Happiest Season: A Lot of Great Performances by Women
Directed by Clea DuVall
Written by Clea DuVall & Mary Holland
Astute readers* will remember how I’m always going on about the lack of good roles for women and I’m here to say that Happiest Season, a story about two women who love each other, who are heading to one of their family homes for Christmas, provides an entire movie with juicy roles for women.** This film captures a couple at a time in their relationship where it’s a little hard to root for them, but that just makes it all the more fun to watch.*** Aside from being big fans of most of the people in this movie, I thought Aubrey Plaza turned out her best performance in years.
The verdict: Good
Cost: Monthly Hulu charge of $6.00 (because bundled with Disney+)
Where watched: at home
Consider also watching:
*Or those just passing by.
**This inverts the usual formula. Rather than a bunch of men and one woman, we’ve got a bunch of women and one man playing a side character.
***Plus, it can give you some compassion practice. What if you hadn’t found the courage to come out to your parents yet? What if you had to juggle that with the usual going-home teenager-esque feelings? What if sibling relationships made everything more complicated? I get that Harper isn’t making good choices, but I feel for her. (Plus, Mackenzie Davis was in Tully, and I will love her forever for that.)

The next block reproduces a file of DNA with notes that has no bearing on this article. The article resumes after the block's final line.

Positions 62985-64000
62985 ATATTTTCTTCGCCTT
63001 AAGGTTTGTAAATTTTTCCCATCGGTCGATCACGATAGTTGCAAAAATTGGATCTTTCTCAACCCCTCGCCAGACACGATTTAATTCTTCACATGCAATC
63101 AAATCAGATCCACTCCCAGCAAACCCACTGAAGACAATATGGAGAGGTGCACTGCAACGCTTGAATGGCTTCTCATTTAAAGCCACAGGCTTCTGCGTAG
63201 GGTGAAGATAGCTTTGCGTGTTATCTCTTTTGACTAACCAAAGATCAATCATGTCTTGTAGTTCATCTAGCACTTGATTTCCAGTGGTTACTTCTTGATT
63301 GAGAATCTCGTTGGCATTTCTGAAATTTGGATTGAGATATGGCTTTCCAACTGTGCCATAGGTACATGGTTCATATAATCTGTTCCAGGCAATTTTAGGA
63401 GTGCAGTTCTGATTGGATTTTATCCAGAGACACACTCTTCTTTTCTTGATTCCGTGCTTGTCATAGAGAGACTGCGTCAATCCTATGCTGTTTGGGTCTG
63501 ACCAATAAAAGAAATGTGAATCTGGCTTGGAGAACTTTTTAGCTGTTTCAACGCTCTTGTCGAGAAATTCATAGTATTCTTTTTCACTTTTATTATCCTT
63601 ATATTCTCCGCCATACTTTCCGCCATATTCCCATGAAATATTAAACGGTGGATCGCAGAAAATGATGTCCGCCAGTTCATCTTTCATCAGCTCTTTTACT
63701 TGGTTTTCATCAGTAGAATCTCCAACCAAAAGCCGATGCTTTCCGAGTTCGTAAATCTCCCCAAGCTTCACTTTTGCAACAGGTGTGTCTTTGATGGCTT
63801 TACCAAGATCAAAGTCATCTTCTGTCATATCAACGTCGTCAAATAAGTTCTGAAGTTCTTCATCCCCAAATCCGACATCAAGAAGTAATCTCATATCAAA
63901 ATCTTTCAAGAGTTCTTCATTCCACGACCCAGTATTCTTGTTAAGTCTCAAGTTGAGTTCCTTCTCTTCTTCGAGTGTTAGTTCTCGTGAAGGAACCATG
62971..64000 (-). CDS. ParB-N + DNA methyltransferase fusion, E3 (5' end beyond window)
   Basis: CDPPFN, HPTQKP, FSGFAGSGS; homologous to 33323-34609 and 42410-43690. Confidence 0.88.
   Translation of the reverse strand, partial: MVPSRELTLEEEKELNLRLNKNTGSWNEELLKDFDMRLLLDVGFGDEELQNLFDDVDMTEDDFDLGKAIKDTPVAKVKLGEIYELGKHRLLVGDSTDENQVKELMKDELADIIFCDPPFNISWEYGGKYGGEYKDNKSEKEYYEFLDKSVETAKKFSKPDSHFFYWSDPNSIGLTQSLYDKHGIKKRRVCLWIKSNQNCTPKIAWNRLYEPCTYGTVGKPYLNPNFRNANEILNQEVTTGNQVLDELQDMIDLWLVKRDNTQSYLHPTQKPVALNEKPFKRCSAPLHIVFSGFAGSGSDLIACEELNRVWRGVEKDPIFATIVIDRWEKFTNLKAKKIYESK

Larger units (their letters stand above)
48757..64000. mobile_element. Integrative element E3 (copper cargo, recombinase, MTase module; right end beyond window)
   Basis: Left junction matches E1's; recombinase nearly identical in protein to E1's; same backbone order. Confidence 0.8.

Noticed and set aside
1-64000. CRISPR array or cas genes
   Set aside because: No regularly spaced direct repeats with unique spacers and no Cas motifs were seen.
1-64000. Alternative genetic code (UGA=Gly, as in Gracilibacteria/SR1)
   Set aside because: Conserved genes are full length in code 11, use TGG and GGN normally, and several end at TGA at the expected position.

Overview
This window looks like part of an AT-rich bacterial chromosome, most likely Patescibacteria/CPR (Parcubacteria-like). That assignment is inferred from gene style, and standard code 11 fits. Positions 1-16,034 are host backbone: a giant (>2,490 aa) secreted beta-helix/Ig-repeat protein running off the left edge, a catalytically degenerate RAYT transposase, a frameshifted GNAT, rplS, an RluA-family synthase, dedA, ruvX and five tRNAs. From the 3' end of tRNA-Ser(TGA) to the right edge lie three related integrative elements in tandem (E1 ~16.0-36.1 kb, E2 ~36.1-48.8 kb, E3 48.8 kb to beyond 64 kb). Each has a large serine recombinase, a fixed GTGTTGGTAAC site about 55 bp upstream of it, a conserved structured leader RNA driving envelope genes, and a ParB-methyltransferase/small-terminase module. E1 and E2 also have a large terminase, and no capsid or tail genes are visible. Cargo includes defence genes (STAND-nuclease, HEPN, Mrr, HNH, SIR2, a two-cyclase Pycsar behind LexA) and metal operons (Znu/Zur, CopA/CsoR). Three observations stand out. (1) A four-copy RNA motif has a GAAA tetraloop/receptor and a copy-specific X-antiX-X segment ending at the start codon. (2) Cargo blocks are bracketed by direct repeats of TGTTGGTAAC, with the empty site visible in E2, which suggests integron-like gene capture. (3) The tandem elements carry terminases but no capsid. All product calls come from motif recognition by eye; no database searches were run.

- Were you rooting for, or against?
- Your worst acting-like-a-teenager-though-a-full-grown-adult-while-visiting-parents moment. Go!
Favorite IMDB trivia item:
In Harper’s old room there’s a poster of Josh Hartnett. The film’s director, Clea DuVall, co-starred with Hartnett in The Faculty (1998).
Other reviews of Happiest Season:
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